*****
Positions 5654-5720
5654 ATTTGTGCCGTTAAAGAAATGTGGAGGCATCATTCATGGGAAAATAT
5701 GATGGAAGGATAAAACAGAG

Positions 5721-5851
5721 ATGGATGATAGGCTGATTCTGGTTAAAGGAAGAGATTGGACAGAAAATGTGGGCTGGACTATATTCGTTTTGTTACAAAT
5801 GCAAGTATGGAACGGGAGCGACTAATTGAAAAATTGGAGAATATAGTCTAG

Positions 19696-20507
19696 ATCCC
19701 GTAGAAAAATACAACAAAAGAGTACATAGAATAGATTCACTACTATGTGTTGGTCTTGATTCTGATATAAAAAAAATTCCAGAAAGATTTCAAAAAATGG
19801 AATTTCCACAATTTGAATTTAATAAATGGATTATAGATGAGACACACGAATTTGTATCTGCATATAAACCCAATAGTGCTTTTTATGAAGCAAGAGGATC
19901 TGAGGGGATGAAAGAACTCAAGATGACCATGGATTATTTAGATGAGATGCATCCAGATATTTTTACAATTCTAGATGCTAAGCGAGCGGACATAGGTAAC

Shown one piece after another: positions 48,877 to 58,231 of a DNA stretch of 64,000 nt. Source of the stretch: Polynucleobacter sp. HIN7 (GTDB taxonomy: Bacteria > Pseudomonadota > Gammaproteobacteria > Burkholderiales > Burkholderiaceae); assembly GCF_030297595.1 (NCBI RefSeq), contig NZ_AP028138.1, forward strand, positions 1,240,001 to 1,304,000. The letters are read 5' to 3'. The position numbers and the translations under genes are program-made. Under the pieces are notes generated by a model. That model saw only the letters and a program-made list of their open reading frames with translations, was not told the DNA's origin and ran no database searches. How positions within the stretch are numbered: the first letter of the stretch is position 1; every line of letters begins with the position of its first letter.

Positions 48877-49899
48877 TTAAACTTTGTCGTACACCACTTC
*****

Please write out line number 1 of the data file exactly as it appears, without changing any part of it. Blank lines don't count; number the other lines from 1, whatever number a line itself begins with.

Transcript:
Positions 5654-5720